A few nights in Bangkok and some final thoughts on Southeast Asia.

As our two weeks in Hoi An came to a close, Kelly and I were both looking forward to heading home.  We probably weren’t in the best frame of mind to tackle a city the size of Bangkok, but we did our best.   We had two full days set aside for this city of 5 million people.  We splurged on a  nice hotel right on the river.  This gave us access to the  river walk and beautiful views from our balcony.  But, as with most of Southeast Asia, Bangkok suffers from pollution.  Debris floating in the river and smoggy skies made for very hazy views with the sun struggling to burn through.  We did find a great Pub with live music just a 5 minute walk down the river from our hotel where we enjoyed dinner and a cold craft beer. 

Sunset on the River

 On day one we bought a day pass on the hop on hop off tourist ferry that made its way up and down the river.  This proved to be a good choice and a bargain at about $8 a ticket  The Chao Phraya River runs through Bangkok and provides easy access to many of the tourist sites.  We caught the ferry just a block from our hotel and enjoyed a relaxing view of the city from the river.  We hopped off at Chinatown and wandered through the crowded market streets/alleys and only had to avoid a few motorbikes making their way through the crowds. A little like walking through a crowded shopping mall at Christmas and every once in a while a motorcycle zips through the crowd.    We hopped back on the ferry and then off at the Royal Palace where we walked to the Wat Pho temple to see its famous reclining Buddah.   The architecture and statues are truly amazing.  But….after six weeks of temples and golden Buddahs these travelers had lost a bit of their awe and wonder for Buddhist temples but it  was beautiful and worth the effort to see.

 After a day of wandering the city in 95 degree heat and 90% humidity we headed down to our hotel bar to enjoy happy hour and the two for one deal on cold adult beverages only to find that the country was celebrating the Buddhist holiday of  Makha Bucha, I am not sure what is celebrated on this holiday but in my mind it can’t be much of a celebration as no alcohol can be purchased anywhere in the country.  So rather than happy hour we enjoyed sad hour, sipping sparkling water.  This may have led to my lower enthusiasm for Buddhist temples.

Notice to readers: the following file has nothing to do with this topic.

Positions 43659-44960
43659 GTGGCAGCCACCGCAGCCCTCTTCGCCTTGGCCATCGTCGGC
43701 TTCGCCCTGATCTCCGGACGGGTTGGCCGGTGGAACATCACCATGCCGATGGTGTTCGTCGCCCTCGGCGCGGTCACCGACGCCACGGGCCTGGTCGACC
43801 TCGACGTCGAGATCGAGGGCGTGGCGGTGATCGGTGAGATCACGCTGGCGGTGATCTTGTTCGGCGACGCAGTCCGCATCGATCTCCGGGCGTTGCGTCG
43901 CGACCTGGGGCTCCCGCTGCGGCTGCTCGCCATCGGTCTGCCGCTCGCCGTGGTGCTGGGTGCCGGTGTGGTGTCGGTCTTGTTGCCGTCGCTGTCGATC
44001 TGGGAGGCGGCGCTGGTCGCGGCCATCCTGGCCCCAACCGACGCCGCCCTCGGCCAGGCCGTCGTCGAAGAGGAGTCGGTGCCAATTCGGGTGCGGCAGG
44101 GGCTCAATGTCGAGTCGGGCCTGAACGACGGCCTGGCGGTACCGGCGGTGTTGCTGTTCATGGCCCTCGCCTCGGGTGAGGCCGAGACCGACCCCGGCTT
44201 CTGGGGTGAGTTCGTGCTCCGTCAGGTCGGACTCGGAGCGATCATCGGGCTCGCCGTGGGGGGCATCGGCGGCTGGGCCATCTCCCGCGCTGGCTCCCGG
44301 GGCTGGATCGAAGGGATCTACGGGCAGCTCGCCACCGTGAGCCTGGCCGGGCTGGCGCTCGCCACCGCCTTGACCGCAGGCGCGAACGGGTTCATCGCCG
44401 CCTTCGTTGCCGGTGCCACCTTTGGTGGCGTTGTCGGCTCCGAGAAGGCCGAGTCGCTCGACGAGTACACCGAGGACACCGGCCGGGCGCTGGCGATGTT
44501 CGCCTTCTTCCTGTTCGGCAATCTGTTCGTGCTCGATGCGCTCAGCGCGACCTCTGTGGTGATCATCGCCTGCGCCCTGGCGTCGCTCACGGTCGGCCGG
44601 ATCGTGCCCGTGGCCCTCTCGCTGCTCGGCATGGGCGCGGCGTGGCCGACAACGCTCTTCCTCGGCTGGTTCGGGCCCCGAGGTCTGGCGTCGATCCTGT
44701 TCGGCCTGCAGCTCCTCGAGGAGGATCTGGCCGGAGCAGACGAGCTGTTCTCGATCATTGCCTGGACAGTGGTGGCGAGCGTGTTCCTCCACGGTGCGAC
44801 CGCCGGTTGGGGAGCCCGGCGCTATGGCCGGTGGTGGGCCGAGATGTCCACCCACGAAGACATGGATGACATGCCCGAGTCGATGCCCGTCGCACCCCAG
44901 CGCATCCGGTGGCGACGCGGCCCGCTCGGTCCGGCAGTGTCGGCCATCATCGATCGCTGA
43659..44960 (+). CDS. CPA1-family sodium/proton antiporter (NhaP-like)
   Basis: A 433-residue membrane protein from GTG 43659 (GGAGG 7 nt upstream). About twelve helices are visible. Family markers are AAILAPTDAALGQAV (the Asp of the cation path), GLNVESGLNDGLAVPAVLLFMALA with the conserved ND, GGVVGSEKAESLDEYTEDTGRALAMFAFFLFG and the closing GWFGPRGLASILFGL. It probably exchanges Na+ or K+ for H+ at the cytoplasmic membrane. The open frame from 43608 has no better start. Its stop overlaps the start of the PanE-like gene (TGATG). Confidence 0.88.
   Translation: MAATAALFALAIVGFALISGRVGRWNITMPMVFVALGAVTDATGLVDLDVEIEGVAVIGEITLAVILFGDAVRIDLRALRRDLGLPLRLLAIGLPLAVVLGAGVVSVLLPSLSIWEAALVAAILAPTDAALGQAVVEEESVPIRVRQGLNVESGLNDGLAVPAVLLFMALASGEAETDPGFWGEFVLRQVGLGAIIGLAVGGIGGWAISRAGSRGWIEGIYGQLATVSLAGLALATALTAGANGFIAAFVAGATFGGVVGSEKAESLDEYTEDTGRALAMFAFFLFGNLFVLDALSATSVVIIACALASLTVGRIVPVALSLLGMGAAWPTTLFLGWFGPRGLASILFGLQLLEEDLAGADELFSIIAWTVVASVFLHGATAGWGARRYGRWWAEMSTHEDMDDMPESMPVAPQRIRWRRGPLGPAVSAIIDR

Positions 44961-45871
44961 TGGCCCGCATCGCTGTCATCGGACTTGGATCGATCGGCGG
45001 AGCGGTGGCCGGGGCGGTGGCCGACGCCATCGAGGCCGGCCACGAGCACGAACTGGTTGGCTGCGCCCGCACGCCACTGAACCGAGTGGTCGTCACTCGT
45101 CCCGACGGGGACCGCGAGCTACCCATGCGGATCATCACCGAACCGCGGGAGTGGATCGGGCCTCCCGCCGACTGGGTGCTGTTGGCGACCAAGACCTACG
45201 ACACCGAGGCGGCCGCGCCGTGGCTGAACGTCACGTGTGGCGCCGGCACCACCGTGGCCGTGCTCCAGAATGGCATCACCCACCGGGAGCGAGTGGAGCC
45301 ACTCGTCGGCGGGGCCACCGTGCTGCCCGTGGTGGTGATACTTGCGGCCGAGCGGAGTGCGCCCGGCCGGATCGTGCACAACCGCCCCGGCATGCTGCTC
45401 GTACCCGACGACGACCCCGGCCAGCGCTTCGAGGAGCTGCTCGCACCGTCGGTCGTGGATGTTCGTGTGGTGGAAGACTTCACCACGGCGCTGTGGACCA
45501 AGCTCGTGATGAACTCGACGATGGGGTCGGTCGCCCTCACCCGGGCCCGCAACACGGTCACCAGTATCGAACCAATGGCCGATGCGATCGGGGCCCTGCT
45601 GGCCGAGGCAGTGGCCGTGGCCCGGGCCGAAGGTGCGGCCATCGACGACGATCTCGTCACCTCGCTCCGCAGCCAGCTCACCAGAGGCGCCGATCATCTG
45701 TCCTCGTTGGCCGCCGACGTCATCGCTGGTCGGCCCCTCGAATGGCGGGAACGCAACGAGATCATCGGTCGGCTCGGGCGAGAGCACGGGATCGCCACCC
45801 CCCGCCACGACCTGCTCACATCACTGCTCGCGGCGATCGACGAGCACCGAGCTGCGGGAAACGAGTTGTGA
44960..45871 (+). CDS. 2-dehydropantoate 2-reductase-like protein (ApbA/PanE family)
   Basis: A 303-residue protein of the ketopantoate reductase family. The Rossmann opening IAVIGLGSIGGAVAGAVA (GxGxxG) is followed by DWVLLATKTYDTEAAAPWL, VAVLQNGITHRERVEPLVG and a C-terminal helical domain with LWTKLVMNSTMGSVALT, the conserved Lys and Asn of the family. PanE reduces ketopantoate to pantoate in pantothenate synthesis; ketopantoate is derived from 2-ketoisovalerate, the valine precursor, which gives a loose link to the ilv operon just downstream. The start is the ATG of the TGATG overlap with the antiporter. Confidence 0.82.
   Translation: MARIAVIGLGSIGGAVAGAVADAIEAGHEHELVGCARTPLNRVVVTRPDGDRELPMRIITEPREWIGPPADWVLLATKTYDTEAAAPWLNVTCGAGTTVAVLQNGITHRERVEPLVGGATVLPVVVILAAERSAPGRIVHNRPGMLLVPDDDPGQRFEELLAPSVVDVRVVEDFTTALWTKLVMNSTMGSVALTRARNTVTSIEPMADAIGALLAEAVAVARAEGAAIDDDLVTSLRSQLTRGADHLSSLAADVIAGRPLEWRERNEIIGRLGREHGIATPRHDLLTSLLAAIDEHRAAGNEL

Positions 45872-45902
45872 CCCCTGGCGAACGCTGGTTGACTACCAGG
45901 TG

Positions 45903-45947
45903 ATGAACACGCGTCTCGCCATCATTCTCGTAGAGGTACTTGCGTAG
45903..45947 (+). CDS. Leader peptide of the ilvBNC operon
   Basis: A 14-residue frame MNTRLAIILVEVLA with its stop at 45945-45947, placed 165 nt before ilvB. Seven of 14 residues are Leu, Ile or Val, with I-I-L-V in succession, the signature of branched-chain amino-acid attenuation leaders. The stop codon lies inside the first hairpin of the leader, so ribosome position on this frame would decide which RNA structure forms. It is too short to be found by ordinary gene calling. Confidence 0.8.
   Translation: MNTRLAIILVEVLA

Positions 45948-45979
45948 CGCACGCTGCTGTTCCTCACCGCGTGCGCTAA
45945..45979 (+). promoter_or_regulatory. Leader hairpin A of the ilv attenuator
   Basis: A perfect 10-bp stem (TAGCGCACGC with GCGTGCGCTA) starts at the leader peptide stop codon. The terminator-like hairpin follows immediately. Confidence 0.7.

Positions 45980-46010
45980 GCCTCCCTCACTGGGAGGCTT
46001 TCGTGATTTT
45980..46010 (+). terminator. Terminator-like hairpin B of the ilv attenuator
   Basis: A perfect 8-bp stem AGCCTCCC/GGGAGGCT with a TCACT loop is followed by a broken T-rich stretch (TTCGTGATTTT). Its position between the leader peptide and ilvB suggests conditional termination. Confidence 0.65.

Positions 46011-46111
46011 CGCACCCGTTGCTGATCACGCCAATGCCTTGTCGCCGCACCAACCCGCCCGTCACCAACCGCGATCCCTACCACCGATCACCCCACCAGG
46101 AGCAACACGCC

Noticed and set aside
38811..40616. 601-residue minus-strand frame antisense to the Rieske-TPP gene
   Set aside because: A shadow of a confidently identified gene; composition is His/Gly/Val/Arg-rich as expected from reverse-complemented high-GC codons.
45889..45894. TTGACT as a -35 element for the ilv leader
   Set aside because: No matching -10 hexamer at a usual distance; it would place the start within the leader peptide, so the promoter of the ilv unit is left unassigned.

Day two we joined an evening Tuk Tuk tour of Bangkok.  We started with a stop at the Golden Mount which ended up being closed as the King was visiting, not the best start.  The tour which we booked through TripAdvisor was good, but not great.  It was a bit unorganized and our guide was nice but seemed to be just going through the motions.  I would say it was a good way to see the city at night but don’t expect to be wowed.  We had stops at a beautiful temple and dinner at a street food stall in Chinatown, followed by a walk through the Portuguese community with its Catholic Church and a stop at the huge Bangkok Flower Market..  We finished with a walk down Khao San Road, the famous party street where you can snack on Scorpions or stop by a bar serving laughing gas.  A wild scene even at our early hour tour of 9PM.  A big bonus of a night tour of Bangkok is that temples and buildings appear much clearer for photographs as the buildings are lit up and the smog is not.


The bridge at night

With six weeks in Southeast Asia behind us I had time to reflect during our 15 hour flight home, actually 24 hours of travel as we left our hotel around 9 AM and touched down in LA 24 hours later.  I liked but did not love Southeast Asia. I would recommend going but I don’t know if I will return.

Pick your poison

I wouldn’t avoid it if my travels took me back to that part of the world but I have the feeling that I have been there, done that.  I know I would do it differently if I had to do it again.  I would certainly ask anyone who is going “what exactly do you hope to see and do”?  In other parts of the world I would say that the journey is equal to if not better than the destination.  I did not feel that way in Southeast Asia.  The destination was the only thing that really interested me.  If you like beach time, go to a resort where affordable luxury will give you clean beaches, clean water and good food.  Checking out a dozen different beaches will probably leave you disappointed. Nature provides the best sites in Southeast Asia so get to the National Parks.  City sight seeing is mostly  temples and Buddhas which get old pretty quickly.

A late night snack

 I really thought I might fall in love with Thailand and expected to find a less expensive Hawaii with great food.  But in my mind it fell short.  Flying home I watched the new George Clooney/Julia Roberts romcom “Ticket to Paradise”.   A fun and entertaining watch but it led me to the conclusion that my expectations of Southeast Asia were formed by Hollywood.  I have long felt that people’s perceptions are overly influenced by Hollywood. I know this may come as a shock, but the American West is not accurately depicted in a John Wayne movie.  Its entertainment, not history.

Stupa, burial mounds

The same is true with travel, Ticket to Paradise is based in Bali, which the characters describe as the most beautiful place they have ever seen.  And it looks like it.  White sand beaches, crystal clear water, beautiful people living in gorgeous beach side houses earning a good living farming seaweed on a farm that could make the cover of Architectural Digest.  I suspect if you travel to Bali expecting it to look like it does in Ticket to Paradise you will be sadly disappointed.

Thailand, just like in the movies

See you next time we hit the road.  

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